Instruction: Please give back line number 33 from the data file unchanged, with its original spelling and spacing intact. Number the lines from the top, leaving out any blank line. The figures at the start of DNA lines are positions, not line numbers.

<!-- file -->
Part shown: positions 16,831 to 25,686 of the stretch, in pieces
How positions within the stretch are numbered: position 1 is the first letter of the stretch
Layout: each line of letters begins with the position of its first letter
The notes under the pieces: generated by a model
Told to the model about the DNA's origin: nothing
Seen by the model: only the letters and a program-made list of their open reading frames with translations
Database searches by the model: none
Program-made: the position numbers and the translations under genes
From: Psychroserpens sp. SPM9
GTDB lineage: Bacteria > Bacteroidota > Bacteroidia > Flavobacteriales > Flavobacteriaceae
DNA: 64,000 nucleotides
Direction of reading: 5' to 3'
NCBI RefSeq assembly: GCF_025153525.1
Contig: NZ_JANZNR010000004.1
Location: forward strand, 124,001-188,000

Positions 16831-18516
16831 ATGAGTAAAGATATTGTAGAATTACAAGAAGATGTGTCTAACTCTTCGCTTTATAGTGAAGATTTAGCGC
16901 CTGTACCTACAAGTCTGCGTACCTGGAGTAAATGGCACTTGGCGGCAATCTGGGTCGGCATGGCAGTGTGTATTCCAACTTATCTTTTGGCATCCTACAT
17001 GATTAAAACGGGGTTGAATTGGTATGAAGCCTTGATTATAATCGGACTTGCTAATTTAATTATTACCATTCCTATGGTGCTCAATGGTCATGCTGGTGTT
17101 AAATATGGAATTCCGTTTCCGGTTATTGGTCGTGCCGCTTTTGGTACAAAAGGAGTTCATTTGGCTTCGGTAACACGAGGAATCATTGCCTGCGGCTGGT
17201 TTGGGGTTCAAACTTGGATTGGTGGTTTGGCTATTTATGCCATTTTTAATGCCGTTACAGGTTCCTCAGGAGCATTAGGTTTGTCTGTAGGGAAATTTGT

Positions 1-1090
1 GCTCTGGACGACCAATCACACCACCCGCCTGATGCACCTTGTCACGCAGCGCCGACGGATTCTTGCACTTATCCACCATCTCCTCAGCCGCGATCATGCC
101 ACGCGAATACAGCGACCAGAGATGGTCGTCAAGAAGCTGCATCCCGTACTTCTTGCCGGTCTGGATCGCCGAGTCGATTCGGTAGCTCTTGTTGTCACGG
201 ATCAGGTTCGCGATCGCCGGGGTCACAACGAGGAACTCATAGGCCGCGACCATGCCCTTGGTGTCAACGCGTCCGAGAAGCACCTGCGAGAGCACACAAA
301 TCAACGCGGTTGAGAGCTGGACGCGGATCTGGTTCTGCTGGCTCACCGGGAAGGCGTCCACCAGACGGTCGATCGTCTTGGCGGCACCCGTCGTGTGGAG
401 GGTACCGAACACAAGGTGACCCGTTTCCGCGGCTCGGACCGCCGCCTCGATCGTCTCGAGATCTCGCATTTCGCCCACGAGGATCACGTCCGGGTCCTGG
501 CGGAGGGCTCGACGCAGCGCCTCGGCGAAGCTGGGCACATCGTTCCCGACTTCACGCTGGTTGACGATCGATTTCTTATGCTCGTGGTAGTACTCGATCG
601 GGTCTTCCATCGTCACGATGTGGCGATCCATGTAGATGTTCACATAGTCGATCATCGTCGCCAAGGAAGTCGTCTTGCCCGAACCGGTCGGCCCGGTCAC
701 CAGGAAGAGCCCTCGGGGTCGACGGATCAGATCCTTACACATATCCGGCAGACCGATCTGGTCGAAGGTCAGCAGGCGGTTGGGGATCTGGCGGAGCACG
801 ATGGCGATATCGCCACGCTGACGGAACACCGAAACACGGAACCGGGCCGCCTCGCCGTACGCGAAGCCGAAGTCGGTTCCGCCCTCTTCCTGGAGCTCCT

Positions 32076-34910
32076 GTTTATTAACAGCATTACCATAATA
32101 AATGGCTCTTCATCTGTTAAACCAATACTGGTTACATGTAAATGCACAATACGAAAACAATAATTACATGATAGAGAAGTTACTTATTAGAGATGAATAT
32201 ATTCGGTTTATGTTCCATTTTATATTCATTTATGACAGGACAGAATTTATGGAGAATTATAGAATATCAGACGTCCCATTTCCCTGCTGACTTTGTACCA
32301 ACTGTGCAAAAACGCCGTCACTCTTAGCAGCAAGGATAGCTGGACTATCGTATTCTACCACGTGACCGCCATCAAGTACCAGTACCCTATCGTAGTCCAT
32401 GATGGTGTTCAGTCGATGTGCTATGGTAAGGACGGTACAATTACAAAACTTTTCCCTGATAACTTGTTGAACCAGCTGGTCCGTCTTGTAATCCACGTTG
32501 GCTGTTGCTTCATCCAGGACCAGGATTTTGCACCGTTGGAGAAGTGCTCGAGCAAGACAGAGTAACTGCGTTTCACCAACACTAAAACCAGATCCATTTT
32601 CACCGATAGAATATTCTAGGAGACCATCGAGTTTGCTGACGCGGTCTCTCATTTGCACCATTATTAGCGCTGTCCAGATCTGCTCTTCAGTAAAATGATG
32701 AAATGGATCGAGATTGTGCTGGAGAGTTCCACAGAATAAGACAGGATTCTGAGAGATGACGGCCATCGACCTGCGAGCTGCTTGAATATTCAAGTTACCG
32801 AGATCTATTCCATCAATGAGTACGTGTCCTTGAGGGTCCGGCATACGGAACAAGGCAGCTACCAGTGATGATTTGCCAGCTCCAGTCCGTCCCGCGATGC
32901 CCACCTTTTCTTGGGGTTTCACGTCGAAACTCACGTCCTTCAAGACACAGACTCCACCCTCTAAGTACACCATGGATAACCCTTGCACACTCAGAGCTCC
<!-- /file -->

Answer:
32076 GTTTATTAACAGCATTACCATAATA